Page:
Now Hearst is smiling like a man who believes he is on the verge
of busting loose. Following 48 hours of whirlwind negotiations,
San Francisco announced on March 7 that it had signed him to an
incentive-laden, two-year deal that could pay him as much as
$3.35 million but will count only $500,000 against the 1997
It's hard to tell who got the better end of this deal. For
Hearst, the Niners offer deliverance from bad teams that had
sometimes dealt with him in bad faith. For San Francisco, Hearst
is the backfield weapon it has missed. First-year coach Steve
Mariucci has repeatedly stated that the 49ers need to
reestablish their running game. To that end, San Francisco
pulled off a neat piece of cross-bay piracy shortly before
landing Hearst, signing 325-pound free-agent guard Kevin Gogan,
formerly of the Oakland Raiders.
Hearst would not be Bay Area-bound if this year's market for
free-agent running backs had not been flatter than Olive Oyl.
"This is as slow as it's ever been," said his agent, Pat Dye Jr.
"No one has any money under the cap." (See Inside the NFL, page
The Cardinals and the San Diego Chargers expressed a mild
interest in Hearst early on, then stopped returning Dye's calls.
Dye was also in touch with the Pittsburgh Steelers and the
Washington Redskins, but those clubs ended up retaining their
star backs, Jerome Bettis and Terry Allen, respectively. And on
Friday, Feb. 28, Dye returned a call from Bengals assistant
secretary and treasurer Paul H. Brown, who offered a three-year,
$1.8 million contract. Last October the Bengals stepped up with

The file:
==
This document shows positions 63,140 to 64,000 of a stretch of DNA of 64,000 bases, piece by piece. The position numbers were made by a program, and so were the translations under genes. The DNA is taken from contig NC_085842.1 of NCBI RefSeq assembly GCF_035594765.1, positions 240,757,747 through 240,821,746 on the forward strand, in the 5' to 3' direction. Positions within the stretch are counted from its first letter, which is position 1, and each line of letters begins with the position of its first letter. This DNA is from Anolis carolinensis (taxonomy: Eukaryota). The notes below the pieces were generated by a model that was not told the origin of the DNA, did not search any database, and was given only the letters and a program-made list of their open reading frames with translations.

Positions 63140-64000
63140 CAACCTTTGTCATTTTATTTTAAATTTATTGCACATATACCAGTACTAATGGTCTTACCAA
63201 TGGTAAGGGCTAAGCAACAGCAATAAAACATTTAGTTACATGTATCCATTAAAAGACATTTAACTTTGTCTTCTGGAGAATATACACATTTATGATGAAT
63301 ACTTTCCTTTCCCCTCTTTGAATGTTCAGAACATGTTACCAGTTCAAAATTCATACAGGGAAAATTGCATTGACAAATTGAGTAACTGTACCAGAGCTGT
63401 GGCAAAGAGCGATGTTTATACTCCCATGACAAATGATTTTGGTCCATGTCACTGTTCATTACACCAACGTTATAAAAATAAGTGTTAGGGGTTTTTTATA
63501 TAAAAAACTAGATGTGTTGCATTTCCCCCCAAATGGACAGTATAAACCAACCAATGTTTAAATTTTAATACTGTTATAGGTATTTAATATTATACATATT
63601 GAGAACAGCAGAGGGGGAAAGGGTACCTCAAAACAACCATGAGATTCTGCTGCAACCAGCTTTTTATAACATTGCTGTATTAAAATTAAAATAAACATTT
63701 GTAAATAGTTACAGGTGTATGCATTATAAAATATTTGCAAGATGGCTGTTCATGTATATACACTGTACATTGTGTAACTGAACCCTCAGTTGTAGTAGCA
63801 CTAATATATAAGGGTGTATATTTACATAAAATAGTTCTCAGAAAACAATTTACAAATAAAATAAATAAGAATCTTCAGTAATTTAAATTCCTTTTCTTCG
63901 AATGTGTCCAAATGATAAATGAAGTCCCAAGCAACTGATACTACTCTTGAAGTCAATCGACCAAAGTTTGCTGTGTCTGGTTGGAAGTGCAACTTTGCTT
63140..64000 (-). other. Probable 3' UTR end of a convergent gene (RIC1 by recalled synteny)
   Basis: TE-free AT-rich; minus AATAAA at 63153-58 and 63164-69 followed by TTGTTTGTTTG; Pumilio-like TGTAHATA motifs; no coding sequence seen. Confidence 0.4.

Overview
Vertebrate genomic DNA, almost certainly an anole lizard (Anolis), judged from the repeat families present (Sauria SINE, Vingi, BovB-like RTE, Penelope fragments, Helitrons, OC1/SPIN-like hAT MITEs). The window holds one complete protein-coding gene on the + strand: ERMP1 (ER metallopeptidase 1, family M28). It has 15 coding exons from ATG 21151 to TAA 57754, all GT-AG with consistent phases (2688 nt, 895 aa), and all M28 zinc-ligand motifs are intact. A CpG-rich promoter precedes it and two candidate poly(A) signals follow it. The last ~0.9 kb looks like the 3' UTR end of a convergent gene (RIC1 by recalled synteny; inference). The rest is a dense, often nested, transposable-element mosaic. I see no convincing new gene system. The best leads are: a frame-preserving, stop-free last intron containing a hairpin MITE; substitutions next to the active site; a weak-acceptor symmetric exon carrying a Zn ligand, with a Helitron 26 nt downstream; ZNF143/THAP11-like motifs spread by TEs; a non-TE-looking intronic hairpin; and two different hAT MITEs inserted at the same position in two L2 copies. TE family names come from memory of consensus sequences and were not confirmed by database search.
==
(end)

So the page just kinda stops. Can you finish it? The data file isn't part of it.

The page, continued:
a three-year deal averaging $1.35 million per year, but Hearst,
intent on dipping a toe in the free-agent waters, had passed.
Figuring he didn't want to ruin his client's weekend, Dye waited
until the following Monday to tell Hearst about the Bengals'
It would have been tough to make Hearst's weekend any worse than
it already was. Earlier in the week Hearst's 24-year-old cousin,
Frederick Norman, an Army sergeant based in Hawaii, had
collapsed and died during physical training. Six weeks earlier
Mose Gladmon, the father of Hearst's girlfriend, Concheta
Gladmon, had died unexpectedly. On Jan. 4, Hearst's birthday, he
attended the funeral of his paternal grandfather, who died on
New Year's Day.
"It's been a hard, hard winter," says Mary Hearst, Garrison's
mother. "But we're a close family, and we're pulling through."
Mary, 42, is a junior business major at Augusta State
University. She and Garrison, who is about a year short of
receiving a degree in social work, have a small wager on who